Project Citizens Foundation is hosting a public forum on the cornerstones of Hong Kong’s financial success. Its founders are making a case for Hong Kong to uphold its autonomy, thereby also serving Beijing’s interest.
Photo: Policy Citizens Foundation Chairman Tsim Tak-lung (mid) alongside Vice-Chairman Cheung Yuk-tong (left) and director Tony Tsoi (right).
Hong Kong’s status as the world’s financial hub is vulnerable if policymakers pay no regard to the importance of ‘One Country, Two System (OCTS)’ in favour of their political agenda.
Policy Citizens Foundation (the Foundation), a local pro-democracy NGO advocating civic participation, will host a public forum on April 15 to discuss how the overarching principle of OCTS is connected to the city’s success as a financial centre. Titled ‘What Makes Hong Kong An International Financial Centre?’, the event will feature headliners including Financial Secretary John Tsang and current HSBC Group Chief Executive Stuart Gulliver as speakers.
Leading up to the event, Tsim Tak-lung (詹德隆), the Foundation’s chairman, sets the tone for the upcoming discussion.
As Mr Tsim puts it, there are four prerequisites that contribute to Hong Kong’s value as an international financial centre among investors. They are a stable political environment, the rule of law with high level of transparency, the freedom of the press, and an absence of foreign exchange control. But there have been increasing concerns over some of these factors being eroded.
“The fact that no communist state had ever established an international financial centre speaks for itself…If you ask me whether Shanghai or Shenzhen can replace Hong Kong, my answer is ‘No’,” Mr Tsim says, “I hope the [Hong Kong] Government would understand that [the status of] an international financial centre is very hard to re-establish once lost…It would be unwise to change the ‘Two Systems’ when it is acting as a pillar of that status.”
Moody’s earlier downgrading of Hong Kong’s economic outlook rating has become a warning signal for policymakers. For Mr Tsim, Moody’s move further strengthened the call for upholding the principle of ‘Two Systems’ which separates the financial institutions between Hong Kong and the mainland, while it also highlighted the failure of the administration to resolve divisions both within and outside the legislature.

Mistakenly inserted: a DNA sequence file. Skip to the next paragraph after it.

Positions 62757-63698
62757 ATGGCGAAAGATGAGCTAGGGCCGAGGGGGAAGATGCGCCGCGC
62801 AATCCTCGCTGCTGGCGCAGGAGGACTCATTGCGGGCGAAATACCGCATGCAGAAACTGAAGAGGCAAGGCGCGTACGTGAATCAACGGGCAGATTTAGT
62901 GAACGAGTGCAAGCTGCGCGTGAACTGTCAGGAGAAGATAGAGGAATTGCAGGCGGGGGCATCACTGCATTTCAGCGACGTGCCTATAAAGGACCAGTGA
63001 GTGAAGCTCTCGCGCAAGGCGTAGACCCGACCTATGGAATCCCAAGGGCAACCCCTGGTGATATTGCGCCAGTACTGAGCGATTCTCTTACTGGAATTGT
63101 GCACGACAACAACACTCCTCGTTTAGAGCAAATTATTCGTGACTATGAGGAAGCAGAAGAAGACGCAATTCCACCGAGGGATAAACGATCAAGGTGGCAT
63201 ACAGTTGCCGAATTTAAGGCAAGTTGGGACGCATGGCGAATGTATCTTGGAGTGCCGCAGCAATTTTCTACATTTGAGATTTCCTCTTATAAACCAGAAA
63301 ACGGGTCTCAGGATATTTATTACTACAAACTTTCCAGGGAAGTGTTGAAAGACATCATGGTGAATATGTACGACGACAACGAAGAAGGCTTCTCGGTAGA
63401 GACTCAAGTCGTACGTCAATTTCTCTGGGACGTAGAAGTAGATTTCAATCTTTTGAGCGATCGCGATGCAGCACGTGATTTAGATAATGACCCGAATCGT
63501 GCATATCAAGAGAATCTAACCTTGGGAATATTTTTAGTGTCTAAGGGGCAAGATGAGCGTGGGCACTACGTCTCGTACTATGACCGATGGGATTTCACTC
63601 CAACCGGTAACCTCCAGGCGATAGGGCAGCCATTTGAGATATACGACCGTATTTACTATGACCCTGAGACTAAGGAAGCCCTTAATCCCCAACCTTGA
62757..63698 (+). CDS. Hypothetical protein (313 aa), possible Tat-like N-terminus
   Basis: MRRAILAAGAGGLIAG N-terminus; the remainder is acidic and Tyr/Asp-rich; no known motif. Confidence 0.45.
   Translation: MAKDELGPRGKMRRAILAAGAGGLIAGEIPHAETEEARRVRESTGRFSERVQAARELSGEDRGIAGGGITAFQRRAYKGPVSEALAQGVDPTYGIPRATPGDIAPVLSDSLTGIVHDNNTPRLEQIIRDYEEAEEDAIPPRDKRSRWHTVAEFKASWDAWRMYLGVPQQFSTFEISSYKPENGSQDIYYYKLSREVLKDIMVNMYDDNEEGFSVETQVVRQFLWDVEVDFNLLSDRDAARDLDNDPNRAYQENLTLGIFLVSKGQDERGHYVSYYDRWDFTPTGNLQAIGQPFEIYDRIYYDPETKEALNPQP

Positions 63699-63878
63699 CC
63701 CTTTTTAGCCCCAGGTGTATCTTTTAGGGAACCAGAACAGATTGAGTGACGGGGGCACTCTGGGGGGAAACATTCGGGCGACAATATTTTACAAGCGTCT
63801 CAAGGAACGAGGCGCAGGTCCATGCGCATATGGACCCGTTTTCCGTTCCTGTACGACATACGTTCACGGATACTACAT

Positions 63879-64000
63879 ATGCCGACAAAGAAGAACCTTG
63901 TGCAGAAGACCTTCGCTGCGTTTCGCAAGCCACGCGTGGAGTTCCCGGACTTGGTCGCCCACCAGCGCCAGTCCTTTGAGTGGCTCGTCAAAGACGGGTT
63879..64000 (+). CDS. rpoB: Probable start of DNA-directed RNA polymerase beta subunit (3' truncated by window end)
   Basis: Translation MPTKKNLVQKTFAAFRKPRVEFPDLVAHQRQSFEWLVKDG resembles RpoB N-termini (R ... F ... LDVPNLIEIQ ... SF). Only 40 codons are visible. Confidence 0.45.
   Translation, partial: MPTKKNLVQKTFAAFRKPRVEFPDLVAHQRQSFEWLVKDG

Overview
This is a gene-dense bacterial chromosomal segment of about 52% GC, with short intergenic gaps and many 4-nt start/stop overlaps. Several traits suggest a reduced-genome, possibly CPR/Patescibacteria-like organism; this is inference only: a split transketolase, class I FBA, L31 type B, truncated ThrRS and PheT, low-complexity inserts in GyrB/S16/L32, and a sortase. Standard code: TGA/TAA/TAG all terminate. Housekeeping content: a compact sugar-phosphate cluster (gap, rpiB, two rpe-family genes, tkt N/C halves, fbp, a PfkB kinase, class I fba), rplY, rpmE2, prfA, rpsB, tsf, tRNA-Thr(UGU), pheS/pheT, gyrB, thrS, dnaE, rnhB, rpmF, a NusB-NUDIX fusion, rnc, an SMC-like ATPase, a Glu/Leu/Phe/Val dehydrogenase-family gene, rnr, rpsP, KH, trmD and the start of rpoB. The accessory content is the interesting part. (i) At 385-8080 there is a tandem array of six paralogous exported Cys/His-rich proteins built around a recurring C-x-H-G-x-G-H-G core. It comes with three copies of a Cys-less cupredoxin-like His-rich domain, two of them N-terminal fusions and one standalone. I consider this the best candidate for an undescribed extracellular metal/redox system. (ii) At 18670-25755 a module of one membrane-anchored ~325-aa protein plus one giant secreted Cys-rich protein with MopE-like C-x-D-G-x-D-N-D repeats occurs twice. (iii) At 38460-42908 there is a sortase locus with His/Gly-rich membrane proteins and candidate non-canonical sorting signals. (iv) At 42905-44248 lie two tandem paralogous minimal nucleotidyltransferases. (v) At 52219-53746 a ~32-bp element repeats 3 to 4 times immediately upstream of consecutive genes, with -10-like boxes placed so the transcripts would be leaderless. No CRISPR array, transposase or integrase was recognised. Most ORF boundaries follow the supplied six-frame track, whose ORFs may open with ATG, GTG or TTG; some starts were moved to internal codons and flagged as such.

“If Hong Kong is to retain its political stability and hence investors’ confidence, those in power should take the initiative in pursuit of a reconciliation [with the opposition].” Mr Tsim says. He believes that a person who has financial background and understands how Hong Kong’s economy functions could serve a better Chief Executive candidacy.
“The Financial Secretary could be a better candidate than CY Leung in this respect,” Mr Tsim postulates.
For Mr Tsim and his colleagues, the seemingly irreversible integration between Hong Kong and the mainland can still be an opportunity for Hong Kong’s youth.
“The bottom line is that we should not lower our standards over financial credibility and transparency to cater to those of mainland China,” says Tony Tsoi (蔡東豪), the Foundation’s director and founder of The House News and The Stand News. He uses an earlier attempt by Alibaba to launch IPO in Hong Kong as an example. “Hong Kong’s stock market is not designed to support weighted voting rights. The fact that the Hong Kong Exchanges and Clearing tried to cater to Alibaba’s ownership structure and proposed weighted voting rights, only for the Securities and Futures Commission to block it, is shocking to me.”
As Mr Tsim concludes, anything that damages OCTS would impact Hong Kong’s status as a financial hub. “It’s all about Hong Kong people’s way of life beyond 2047. Hong Kong people, policymakers and officials in Beijing should all understand the seriousness and importance of this topic.”